• Pyruvate Pyruvate Derivatives of pyruvic acid, including its salts and esters. Glycolysis enters mitochondria Mitochondria Semiautonomous, self-reproducing organelles that occur in the cytoplasm of all cells of most, but not all, eukaryotes. Each mitochondrion is surrounded by a double limiting membrane. The inner membrane is highly invaginated, and its projections are called cristae. Mitochondria are the sites of the reactions of oxidative phosphorylation, which result in the formation of ATP. They contain distinctive ribosomes, transfer RNAs; amino Acyl tRNA synthetases; and elongation and termination factors. Mitochondria depend upon genes within the nucleus of the cells in which they reside for many essential messenger RNAs. Mitochondria are believed to have arisen from aerobic bacteria that established a symbiotic relationship with primitive protoeukaryotes. The Cell: Organelles → converted by: 
    • Pyruvate Pyruvate Derivatives of pyruvic acid, including its salts and esters. Glycolysis dehydrogenase to acetyl CoA
    • Pyruvate Pyruvate Derivatives of pyruvic acid, including its salts and esters. Glycolysis carboxylase to oxaloacetate Oxaloacetate Derivatives of oxaloacetic acid. Included under this heading are a broad variety of acid forms, salts, esters, and amides that include a 2-keto-1, 4-carboxy aliphatic structure. Citric Acid Cycle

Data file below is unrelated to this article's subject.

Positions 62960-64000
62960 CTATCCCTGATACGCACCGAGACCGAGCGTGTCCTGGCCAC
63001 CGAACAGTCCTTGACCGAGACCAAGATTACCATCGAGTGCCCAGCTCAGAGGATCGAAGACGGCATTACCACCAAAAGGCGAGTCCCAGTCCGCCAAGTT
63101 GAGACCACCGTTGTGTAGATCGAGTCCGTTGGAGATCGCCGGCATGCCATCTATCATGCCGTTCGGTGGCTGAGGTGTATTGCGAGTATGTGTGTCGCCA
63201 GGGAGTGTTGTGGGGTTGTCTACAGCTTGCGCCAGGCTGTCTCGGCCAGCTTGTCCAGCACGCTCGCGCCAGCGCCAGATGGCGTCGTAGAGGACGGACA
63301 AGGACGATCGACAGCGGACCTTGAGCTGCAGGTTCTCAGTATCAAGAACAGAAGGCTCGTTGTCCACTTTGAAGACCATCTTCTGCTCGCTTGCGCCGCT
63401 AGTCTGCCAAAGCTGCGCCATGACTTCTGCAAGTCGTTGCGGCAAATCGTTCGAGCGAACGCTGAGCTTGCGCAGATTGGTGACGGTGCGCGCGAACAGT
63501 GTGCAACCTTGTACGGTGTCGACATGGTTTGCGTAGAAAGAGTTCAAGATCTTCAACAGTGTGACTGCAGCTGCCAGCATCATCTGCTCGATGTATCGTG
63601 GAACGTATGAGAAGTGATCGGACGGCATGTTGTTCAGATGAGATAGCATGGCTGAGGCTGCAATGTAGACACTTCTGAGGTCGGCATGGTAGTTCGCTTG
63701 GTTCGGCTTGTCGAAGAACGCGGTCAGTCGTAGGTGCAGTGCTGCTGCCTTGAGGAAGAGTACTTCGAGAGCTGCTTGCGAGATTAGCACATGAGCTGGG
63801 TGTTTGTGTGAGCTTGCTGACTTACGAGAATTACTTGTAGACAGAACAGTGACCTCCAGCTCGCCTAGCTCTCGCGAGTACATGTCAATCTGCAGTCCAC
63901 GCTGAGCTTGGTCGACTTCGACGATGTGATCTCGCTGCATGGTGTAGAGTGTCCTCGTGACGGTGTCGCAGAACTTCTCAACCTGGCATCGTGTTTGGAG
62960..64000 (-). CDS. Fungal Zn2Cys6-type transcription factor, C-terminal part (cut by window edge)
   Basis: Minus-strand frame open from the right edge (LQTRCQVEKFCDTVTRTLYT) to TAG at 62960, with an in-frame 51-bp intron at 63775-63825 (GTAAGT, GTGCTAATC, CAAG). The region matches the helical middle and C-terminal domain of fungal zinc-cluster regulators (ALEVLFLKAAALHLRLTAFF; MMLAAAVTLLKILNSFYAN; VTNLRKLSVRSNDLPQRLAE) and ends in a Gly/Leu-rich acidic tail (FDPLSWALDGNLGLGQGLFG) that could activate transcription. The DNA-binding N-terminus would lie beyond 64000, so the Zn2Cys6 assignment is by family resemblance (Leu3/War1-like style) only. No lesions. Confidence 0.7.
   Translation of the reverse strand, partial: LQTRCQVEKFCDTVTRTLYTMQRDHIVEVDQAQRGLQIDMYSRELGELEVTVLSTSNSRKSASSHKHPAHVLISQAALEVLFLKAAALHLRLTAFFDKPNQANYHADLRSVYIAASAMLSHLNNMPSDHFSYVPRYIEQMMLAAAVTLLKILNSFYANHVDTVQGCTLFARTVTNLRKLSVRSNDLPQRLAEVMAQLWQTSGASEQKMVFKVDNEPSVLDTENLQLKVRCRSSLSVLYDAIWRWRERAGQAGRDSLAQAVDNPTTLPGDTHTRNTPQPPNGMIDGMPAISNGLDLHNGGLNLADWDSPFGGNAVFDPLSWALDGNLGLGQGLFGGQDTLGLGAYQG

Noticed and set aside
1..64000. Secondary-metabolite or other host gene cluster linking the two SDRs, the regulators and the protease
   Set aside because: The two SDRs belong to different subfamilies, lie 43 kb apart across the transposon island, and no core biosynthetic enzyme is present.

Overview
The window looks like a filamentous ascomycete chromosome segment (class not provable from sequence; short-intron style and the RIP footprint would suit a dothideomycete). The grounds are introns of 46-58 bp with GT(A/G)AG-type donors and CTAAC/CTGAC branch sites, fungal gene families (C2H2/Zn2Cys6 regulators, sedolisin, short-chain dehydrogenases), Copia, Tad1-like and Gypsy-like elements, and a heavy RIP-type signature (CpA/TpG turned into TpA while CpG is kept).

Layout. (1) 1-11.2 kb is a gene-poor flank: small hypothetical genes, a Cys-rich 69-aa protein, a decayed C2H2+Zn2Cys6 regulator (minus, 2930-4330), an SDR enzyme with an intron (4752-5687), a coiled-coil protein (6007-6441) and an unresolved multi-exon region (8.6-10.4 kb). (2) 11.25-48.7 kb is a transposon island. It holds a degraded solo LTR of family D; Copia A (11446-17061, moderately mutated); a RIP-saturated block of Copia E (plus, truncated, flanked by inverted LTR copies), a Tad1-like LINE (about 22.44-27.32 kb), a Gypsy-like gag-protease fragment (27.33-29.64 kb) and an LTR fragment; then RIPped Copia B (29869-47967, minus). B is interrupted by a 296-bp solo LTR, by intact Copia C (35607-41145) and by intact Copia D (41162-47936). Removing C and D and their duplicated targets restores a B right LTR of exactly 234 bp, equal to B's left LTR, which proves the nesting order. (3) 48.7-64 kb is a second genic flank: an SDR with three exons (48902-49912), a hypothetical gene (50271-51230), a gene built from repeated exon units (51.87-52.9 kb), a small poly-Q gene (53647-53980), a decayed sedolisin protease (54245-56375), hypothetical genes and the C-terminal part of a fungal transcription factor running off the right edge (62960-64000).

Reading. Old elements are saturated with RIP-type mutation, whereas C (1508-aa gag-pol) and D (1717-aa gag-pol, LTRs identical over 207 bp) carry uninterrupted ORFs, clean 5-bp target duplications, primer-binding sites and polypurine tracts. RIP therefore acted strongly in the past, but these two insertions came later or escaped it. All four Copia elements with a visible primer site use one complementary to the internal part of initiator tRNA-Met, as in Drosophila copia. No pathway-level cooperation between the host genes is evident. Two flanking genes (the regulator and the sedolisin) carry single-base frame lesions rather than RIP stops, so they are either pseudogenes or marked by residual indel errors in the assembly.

• Both products can combine → citrate
  • Citrate can cross out into the cytosol Cytosol A cell’s cytoskeleton is a network of intracellular protein fibers that provides structural support, anchors organelles, and aids intra- and extracellular movement. The Cell: Cytosol and Cytoskeleton (citrate shuttle) → converted back to acetyl CoA + oxaloacetate Oxaloacetate Derivatives of oxaloacetic acid. Included under this heading are a broad variety of acid forms, salts, esters, and amides that include a 2-keto-1, 4-carboxy aliphatic structure. Citric Acid Cycle
    • Enzyme: citrate lyase
    • Requires adenosine Adenosine A nucleoside that is composed of adenine and d-ribose. Adenosine or adenosine derivatives play many important biological roles in addition to being components of DNA and RNA. Adenosine itself is a neurotransmitter. Class 5 Antiarrhythmic Drugs triphosphate (ATP)